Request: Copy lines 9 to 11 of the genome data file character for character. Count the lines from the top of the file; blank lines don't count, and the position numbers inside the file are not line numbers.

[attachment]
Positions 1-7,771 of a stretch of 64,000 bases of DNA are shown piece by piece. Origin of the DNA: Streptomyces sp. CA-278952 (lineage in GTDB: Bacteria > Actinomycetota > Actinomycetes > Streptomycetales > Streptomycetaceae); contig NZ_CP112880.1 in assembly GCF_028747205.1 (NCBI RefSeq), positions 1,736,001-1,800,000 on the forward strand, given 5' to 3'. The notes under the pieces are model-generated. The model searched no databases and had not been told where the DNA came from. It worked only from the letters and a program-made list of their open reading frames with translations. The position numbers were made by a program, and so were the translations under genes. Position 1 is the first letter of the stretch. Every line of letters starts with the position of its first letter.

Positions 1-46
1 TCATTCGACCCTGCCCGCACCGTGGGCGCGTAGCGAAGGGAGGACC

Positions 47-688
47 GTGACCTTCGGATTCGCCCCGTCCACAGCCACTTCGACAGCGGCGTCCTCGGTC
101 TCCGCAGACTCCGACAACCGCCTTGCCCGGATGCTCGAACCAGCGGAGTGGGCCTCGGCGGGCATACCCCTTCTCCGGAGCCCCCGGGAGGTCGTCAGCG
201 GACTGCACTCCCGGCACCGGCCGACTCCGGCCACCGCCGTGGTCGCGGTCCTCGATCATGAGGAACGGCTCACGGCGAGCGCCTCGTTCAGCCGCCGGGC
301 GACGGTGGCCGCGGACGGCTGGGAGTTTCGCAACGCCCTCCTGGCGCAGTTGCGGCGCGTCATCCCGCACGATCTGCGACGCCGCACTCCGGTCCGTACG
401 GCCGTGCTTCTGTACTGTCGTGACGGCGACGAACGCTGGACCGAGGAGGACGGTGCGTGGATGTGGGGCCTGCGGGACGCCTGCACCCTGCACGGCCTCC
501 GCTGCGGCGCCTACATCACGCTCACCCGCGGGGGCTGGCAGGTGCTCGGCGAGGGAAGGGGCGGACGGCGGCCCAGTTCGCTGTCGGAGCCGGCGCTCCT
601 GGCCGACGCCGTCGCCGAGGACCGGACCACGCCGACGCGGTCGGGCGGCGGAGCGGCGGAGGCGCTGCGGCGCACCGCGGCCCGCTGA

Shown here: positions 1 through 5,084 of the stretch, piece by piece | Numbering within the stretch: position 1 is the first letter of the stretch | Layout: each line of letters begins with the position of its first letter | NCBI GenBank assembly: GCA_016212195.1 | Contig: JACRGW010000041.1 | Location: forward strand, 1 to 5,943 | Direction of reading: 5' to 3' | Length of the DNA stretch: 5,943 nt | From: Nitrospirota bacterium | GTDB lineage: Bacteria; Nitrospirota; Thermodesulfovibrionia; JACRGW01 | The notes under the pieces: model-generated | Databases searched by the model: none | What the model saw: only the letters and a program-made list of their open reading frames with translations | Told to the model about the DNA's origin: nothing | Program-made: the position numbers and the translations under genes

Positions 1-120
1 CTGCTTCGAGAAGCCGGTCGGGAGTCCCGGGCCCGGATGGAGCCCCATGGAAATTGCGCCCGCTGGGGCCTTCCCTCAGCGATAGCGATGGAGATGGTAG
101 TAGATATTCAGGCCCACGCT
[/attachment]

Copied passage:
401 GCCGTGCTTCTGTACTGTCGTGACGGCGACGAACGCTGGACCGAGGAGGACGGTGCGTGGATGTGGGGCCTGCGGGACGCCTGCACCCTGCACGGCCTCC
501 GCTGCGGCGCCTACATCACGCTCACCCGCGGGGGCTGGCAGGTGCTCGGCGAGGGAAGGGGCGGACGGCGGCCCAGTTCGCTGTCGGAGCCGGCGCTCCT
601 GGCCGACGCCGTCGCCGAGGACCGGACCACGCCGACGCGGTCGGGCGGCGGAGCGGCGGAGGCGCTGCGGCGCACCGCGGCCCGCTGA